Chance Seales, Media General National Correspondent – WASHINGTON (MEDIA GENERAL) -- American politicians aren't revered as society's sturdy pillars of truth, but voters expect relative forthrightness when electing a new president.
One fact-free statement sets millions of fingers atwitter.
True to political form, leading 2016 candidates Hillary Clinton and Donald Trump have both been caught in some doozies this election cycle -- frequency notwithstanding.
The subject matter has been heavy: FBI investigations, ties to Russia, Iran ransom money, rigged elections, terrorism and pay-for-play charity work.
Consider the events of the last two weeks.
Democratic standard-bearer Clinton was emphatically called out by the Washington Post, slapping her with the feared "Four Pinocchios" label on its truth-lie scale, for claiming FBI Director James Comey characterized her public statements about her private email servers as "truthful."
In fact, Comey only said Clinton's statements to FBI investigators were truthful, never endorsing her public statements.
Clinton admitted that she "short-circuited" by transferring Comey's seal of approval to all of her public explanations. Supporters were satisfied. Critics, however, were far from quelled.
Trump's invisible video
Trump, the Republican nominee, spent several days tamping down hubbub over his blatantly false recollection of viewing a nonexistent video showing American "ransom" money being paid to Iran for freeing four hostages, which he repeated at several public rallies despite evidence to the contrary.
"The tape was made, right? You saw that with the airplane coming in, nice plane," said Trump. Then he claimed to see "the airplane coming in, and the money coming off."
Trump concluded that the tape, which, again, didn't exist, "was given to us, has to be, by the Iranians. And you know why the tape was given to us? Because they want to embarrass our country."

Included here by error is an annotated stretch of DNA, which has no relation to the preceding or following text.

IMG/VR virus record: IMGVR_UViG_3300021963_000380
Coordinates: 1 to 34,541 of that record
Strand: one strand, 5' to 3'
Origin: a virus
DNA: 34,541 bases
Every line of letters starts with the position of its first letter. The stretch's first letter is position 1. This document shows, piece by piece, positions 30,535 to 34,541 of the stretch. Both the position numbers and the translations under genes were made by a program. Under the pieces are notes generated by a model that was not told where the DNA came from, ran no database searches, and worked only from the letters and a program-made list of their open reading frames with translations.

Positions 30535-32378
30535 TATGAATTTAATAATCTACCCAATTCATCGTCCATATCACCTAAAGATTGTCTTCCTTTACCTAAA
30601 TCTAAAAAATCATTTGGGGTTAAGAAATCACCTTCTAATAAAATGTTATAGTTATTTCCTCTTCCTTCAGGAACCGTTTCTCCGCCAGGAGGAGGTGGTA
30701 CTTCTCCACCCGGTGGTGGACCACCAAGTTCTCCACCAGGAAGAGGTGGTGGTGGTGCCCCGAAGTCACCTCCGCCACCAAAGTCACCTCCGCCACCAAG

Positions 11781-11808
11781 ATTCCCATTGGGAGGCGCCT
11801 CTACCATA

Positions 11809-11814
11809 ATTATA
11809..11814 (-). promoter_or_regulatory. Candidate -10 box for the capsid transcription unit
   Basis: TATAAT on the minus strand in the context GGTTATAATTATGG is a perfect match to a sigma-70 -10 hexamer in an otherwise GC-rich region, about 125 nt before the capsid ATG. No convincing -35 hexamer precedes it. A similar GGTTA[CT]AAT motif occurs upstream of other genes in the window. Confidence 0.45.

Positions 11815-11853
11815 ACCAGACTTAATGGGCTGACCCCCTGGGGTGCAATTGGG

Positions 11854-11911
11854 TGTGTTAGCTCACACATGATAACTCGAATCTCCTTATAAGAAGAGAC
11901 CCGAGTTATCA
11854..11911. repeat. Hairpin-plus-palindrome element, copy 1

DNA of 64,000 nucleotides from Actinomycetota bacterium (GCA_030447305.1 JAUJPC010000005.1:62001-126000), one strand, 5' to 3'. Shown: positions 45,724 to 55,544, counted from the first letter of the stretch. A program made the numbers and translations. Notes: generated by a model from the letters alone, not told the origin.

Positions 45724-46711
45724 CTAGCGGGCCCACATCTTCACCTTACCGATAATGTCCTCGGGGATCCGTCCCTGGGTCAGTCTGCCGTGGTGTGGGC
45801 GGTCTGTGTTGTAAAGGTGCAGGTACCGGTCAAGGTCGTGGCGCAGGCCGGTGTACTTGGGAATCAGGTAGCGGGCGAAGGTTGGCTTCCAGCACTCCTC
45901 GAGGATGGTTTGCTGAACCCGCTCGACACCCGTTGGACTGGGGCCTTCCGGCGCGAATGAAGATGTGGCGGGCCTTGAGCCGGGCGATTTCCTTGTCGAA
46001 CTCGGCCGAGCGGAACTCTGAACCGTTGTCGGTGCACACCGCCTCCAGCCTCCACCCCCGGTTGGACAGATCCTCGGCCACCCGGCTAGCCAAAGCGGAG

The plane I saw on television was the hostage plane in Geneva, Switzerland, not the plane carrying $400 million in cash going to Iran!— Donald J. Trump (@realDonaldTrump) August 5, 2016
Following widespread blowback, Trump eventually tweeted, "The plane I saw on television was the hostage plane in Geneva, Switzerland, not the plane carrying $400 million in cash going to Iran!"
During the same week, President Barack Obama denounced Trump's claim that 2016's final outcome will be rigged, declaring, "Of course the elections will not be rigged. What does that mean? That's ridiculous. That doesn't make any sense."
The electorate has a vested interest in sussing out who, once in the Oval Office, will fess up to embarrassing -- or worse, incriminating -- stories and resist the temptation to save face through misdirection.
So who's more apt to tell a whopper?
The answer appears clear: Donald Trump.
Fact-checkers at the Washington Post keep close tabs on the candidates and in the past week have published articles like "Trump's false claim that Clinton only recently pledged to renegotiate NAFTA" and "Trump is right: He didn't kick a baby out of a campaign rally."
A recent breakdown of the candidates' questionable statements through July concluded that 63 percent of Trump's assertions earned the lowest truthfulness rating (Four Pinocchios) while just 14 percent of Clinton's claims earned the same distinction.
In summary, the Washington Post concluded that "the ratio of Trump's Four-Pinocchios ratings is sky-high. In fact, nearly 85 percent of Trump's claims that we vetted were false or mostly false ... By contrast, Clinton has a bell curve of a typical politician."
Similarly, the non-partisan fact-checking site Politifact features Trump statements far more often than Hillary's in its "Pants On Fire" section devoted to the most egregious of mistruths.
Despite Trump and Clinton's lopsided propensity for lying, public perception of their honesty is neck and neck.
"Trustworthiness is a problem for both candidates," reports CNN, saying a recent ABC News poll revealed that "only 38 percent view Clinton as honest and trustworthy, and just 34 percent say Trump is honest and trustworthy."
With more fact-checks and attack ads on the way, the final toll of the candidates' fibs remains to be seen on November 8 when voters cast their ballots.
Follow Chance Seales on Twitter: @ChanceSeales